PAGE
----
A fern is a member of a group of vascular plants that reproduce via spores and have neither seeds nor flowers. They differ from mosses by being vascular, i.e., having specialized tissues that conduct water and nutrients and in having life cycles in which the sporophyte is the dominant phase. Ferns have complex leaves called megaphylls, that are more complex than the microphylls of clubmosses. Most ferns are leptosporangiate ferns, sometimes referred to as true ferns. They produce coiled fiddleheads that uncoil and expand into fronds. The group includes about 10,560 known extant species.

Electromigration transport of material caused by the gradual movement of the ions in a conductor

Electromigration is the transport of material caused by the gradual movement of the ions in a conductor due to the momentum transfer between conducting electrons and diffusing metal atoms. The effect is important in applications where high direct current densities are used, such as in microelectronics and related structures. As the structure size in electronics such as integrated circuits (ICs) decreases, the practical significance of this effect increases.

Effects

Several mm long zinc whiskers on zinc coated steel Zinc whiskers.jpg
Several mm long zinc whiskers on zinc coated steel

Whiskers can cause short circuits and arcing in electrical equipment. The phenomenon was discovered by telephone companies in the late 1940s and it was later found that the addition of lead to tin solder provided mitigation. [4] The European Restriction of Hazardous Substances Directive (RoHS), that took effect on July 1, 2006, restricted the use of lead in various types of electronic and electrical equipment. This has driven the use of lead-free alloys with a focus on preventing whisker formation, see § Mitigation and elimination. Others have focused on the development of oxygen-barrier coatings to prevent whisker formation. [5]

Airborne zinc whiskers have been responsible for increased system failure rates in computer server rooms. [6] Zinc whiskers grow from galvanized (electroplated) metal surfaces at a rate of up to a millimeter per year with a diameter of a few micrometres. Whiskers can form on the underside of zinc electroplated floor tiles on raised floors due to stresses applied when walking over them; these whiskers can then become airborne within the floor plenum when the tiles are disturbed, usually during maintenance. Whiskers can be small enough to pass through air filters and can settle inside equipment, resulting in short circuits and system failure.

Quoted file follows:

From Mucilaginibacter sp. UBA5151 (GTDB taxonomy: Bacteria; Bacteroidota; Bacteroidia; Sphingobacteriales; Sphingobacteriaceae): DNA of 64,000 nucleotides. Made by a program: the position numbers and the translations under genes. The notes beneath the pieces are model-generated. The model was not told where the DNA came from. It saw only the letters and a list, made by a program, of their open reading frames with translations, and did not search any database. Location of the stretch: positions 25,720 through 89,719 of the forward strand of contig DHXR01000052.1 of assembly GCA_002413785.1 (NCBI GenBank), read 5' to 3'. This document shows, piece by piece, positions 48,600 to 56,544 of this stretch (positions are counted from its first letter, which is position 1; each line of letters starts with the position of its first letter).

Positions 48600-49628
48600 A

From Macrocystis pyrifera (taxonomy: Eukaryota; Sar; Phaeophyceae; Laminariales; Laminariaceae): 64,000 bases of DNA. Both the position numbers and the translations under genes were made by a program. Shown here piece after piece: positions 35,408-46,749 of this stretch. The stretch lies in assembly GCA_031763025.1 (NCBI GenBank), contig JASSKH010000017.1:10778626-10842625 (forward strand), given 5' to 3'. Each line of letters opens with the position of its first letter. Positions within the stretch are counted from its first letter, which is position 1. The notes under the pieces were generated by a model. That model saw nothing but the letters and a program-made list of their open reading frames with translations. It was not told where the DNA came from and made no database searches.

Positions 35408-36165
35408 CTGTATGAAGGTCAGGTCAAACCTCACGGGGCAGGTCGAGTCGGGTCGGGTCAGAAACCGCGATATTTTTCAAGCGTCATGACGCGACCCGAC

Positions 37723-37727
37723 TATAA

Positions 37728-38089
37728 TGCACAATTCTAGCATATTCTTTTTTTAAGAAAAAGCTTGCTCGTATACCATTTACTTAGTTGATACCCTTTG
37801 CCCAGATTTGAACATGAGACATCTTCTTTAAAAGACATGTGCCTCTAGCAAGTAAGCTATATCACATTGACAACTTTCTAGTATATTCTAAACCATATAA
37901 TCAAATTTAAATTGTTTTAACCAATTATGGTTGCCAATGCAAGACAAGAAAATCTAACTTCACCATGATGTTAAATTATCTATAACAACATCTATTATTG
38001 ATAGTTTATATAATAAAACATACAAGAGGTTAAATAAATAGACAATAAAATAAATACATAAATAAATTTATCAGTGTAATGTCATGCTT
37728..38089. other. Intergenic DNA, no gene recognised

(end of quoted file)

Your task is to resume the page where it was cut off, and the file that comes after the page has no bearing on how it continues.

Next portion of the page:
Tin whiskers don't have to be airborne to damage equipment, as they are typically already growing in an environment where they can produce short circuits. At frequencies above 6 GHz or in fast digital circuits, tin whiskers can act like miniature antennas, affecting the circuit impedance and causing reflections. In computer disk drives they can break off and cause head crashes or bearing failures. Tin whiskers often cause failures in relays, and have been found upon examination of failed relays in nuclear power facilities. [7] Pacemakers have been recalled due to tin whiskers. [8] Research has also identified a particular failure mode for tin whiskers in vacuum (such as in space), where in high-power components a short-circuiting tin whisker is ionized into a plasma that is capable of conducting hundreds of amperes of current, massively increasing the damaging effect of the short circuit. [9] The possible increase in the use of pure tin in electronics due to the RoHS directive drove JEDEC and IPC to release a tin whisker acceptance testing standard and mitigation practices guideline intended to help manufacturers reduce the risk of tin whiskers in lead-free products. [10]

Silver whiskers often appear in conjunction with a layer of silver sulfide which forms on the surface of silver electrical contacts operating in an atmosphere rich in hydrogen sulfide and high humidity. Such atmospheres can exist in sewage treatment and paper mills.

Whiskers over 20 µm in length were observed on gold-plated surfaces and noted in a 2003 NASA internal memorandum. [11]

The effects of metal whiskering were chronicled on History Channel's program Engineering Disasters 19.

Mitigation and elimination

Several approaches are used to reduce or eliminate whisker growth with ongoing research in the area.

Conformal coatings
Conformal compound coatings stop the whiskers from penetrating a barrier and reaching a nearby termination and forming a short. These include barriers made of a ceramic or polymeric compound. Polymeric compounds tend to deflect the whisker away while ceramic chemistries prevent puncturing of the coating. [12]